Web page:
"The warm feelings that you have in the neighborhood, even though we got issues," Lumas said. "But we're praying out the issues and we have a lot of good things that we want to do in the neighborhood. We work together really tight."

That sense of family and community is what drew India Solomon. She’s been in Lincoln Heights for a little more than a year. As a young mom, she wanted neighbors who would keep an eye out. The community garden, the heart of the neighborhood, is where she found her people. Accessible, healthy food, safety and housing are her big concerns.

"Because of some of the safety issues, I don't come out as much. So I don't know everybody in the community. But I think people want to be in a cohesive community where we can feel safe or we can know that our neighbors, of every housing level, have some place safe to be," Solomon said.

The city’s plan for the Beatties Ford corridor includes more bike lanes, sidewalks, a new shopping center and free public wi-fi. Solomon says she hopes the neighborhood will also keep fighting for food, shelter, water and safe, clean air. That’s what we all want in the end, she said.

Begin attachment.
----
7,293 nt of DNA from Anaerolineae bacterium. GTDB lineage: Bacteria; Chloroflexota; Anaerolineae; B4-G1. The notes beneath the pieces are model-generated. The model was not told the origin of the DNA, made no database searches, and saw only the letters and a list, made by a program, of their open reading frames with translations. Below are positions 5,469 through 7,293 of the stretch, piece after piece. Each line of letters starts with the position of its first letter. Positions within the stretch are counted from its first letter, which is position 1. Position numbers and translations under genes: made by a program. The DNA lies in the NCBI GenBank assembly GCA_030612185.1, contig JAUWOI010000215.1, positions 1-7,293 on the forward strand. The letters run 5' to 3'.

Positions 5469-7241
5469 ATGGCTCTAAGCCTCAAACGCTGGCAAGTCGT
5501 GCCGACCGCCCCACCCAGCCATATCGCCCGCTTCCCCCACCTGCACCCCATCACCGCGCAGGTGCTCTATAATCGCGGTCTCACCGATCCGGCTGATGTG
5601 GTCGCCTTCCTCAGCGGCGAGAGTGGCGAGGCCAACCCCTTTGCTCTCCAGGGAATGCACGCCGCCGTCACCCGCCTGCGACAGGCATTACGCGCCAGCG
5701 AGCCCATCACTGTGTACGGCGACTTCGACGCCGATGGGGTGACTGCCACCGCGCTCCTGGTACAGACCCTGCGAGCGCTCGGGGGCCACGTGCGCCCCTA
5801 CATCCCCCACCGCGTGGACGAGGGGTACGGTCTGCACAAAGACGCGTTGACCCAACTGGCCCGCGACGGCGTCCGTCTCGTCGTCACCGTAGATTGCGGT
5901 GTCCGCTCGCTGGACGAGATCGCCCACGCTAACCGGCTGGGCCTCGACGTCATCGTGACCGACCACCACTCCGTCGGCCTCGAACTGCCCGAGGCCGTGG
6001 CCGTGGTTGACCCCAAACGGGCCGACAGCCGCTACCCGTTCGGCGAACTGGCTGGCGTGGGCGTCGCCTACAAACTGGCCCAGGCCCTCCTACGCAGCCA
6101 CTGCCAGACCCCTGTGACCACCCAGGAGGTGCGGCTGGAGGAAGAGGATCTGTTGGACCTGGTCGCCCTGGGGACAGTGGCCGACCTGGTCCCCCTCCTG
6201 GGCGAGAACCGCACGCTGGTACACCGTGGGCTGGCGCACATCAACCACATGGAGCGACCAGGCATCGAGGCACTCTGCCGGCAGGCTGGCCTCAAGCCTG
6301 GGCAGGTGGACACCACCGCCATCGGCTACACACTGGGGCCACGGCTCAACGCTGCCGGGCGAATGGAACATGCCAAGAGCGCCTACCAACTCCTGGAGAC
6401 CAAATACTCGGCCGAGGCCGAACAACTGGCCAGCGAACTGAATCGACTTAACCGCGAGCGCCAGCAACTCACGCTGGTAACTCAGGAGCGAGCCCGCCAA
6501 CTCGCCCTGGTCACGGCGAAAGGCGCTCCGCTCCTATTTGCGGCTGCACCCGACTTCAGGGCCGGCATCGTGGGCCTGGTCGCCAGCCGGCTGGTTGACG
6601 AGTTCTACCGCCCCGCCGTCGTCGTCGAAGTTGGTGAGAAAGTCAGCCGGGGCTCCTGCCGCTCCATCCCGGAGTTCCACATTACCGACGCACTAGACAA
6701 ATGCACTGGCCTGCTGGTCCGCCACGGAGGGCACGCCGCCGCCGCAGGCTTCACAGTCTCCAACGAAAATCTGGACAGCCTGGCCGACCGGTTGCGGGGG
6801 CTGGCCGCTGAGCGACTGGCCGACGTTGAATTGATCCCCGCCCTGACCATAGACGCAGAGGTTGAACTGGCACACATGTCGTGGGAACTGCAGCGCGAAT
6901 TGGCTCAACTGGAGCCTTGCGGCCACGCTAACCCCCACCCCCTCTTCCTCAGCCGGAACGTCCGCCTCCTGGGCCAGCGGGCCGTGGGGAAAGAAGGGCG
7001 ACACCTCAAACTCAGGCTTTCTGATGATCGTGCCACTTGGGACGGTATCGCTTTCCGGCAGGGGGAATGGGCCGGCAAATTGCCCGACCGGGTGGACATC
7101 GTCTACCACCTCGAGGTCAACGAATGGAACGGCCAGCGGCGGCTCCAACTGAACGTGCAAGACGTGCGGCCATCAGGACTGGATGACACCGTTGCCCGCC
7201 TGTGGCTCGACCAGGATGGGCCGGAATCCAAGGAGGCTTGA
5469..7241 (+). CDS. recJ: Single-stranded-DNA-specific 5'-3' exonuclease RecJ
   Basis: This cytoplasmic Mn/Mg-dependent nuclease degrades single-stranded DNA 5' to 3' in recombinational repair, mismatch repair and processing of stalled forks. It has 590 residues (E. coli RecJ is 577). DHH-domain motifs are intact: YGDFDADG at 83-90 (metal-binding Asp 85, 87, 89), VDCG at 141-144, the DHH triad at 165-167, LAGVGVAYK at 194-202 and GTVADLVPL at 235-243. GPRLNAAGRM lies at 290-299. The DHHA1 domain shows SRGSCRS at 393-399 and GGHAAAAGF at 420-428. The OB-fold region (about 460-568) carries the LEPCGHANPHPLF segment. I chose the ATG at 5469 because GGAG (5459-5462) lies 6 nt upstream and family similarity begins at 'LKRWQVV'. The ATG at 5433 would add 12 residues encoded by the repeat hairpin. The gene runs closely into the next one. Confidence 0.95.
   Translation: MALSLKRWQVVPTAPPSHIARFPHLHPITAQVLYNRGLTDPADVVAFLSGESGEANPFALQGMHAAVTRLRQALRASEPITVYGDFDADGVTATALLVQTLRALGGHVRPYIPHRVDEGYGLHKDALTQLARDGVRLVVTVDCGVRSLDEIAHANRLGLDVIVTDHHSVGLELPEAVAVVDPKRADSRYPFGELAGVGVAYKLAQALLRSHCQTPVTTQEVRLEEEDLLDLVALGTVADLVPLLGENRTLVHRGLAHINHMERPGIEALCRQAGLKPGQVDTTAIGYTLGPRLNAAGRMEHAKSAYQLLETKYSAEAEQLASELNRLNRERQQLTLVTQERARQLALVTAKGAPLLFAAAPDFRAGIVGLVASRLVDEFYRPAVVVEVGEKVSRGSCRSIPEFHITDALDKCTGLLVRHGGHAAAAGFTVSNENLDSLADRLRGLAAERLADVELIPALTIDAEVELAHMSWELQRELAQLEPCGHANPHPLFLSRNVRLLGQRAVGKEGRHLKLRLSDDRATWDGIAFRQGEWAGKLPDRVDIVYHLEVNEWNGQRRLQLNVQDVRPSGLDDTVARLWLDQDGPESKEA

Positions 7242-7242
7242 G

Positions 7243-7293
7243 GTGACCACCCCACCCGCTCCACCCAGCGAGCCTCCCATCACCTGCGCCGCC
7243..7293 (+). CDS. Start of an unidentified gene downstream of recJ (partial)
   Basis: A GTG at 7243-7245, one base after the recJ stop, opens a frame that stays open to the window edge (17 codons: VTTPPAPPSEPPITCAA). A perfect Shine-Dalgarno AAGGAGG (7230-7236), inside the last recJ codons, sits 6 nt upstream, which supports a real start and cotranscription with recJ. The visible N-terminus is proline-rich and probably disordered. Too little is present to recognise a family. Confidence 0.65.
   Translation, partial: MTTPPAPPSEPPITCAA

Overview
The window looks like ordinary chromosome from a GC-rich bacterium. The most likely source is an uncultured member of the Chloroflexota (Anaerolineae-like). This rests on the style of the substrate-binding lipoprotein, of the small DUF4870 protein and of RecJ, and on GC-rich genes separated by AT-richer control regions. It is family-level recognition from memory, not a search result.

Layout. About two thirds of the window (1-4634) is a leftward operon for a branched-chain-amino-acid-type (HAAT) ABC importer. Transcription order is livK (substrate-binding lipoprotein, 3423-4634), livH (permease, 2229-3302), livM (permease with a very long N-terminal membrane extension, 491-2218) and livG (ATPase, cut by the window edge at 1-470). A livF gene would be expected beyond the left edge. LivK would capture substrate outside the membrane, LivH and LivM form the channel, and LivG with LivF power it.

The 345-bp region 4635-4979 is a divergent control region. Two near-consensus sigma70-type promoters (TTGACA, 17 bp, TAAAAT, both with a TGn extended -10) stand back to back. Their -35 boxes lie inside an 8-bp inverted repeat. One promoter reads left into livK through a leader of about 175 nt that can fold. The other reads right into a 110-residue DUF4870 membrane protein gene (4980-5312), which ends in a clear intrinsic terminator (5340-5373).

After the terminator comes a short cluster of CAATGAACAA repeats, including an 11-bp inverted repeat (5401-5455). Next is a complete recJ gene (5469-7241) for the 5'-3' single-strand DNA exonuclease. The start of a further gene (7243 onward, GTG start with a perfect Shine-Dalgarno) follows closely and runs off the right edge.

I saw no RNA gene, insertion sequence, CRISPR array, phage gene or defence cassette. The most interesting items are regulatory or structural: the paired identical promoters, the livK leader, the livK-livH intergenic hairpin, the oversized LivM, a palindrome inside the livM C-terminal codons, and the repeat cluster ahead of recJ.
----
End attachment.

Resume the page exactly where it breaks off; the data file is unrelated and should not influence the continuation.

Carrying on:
In-Focus: Corridors of Opportunity is part of WFAE's Race and Equity coverage. Support for that coverage is provided by Wells Fargo and Novant Health.

Sarah Delia is a Senior Producer for Charlotte Talks with Mike Collins. Sarah joined the WFAE news team in 2014. An Edward R. Murrow Award-winning journalist, Sarah has lived and told stories from Maine, New York, Indiana, Alabama, Virginia and North Carolina. Sarah received her B.A. in English and Art history from James Madison University, where she began her broadcast career at college radio station WXJM. Sarah has interned and worked at NPR in Washington DC, interned and freelanced for WNYC, and attended the Salt Institute for Radio Documentary Studies.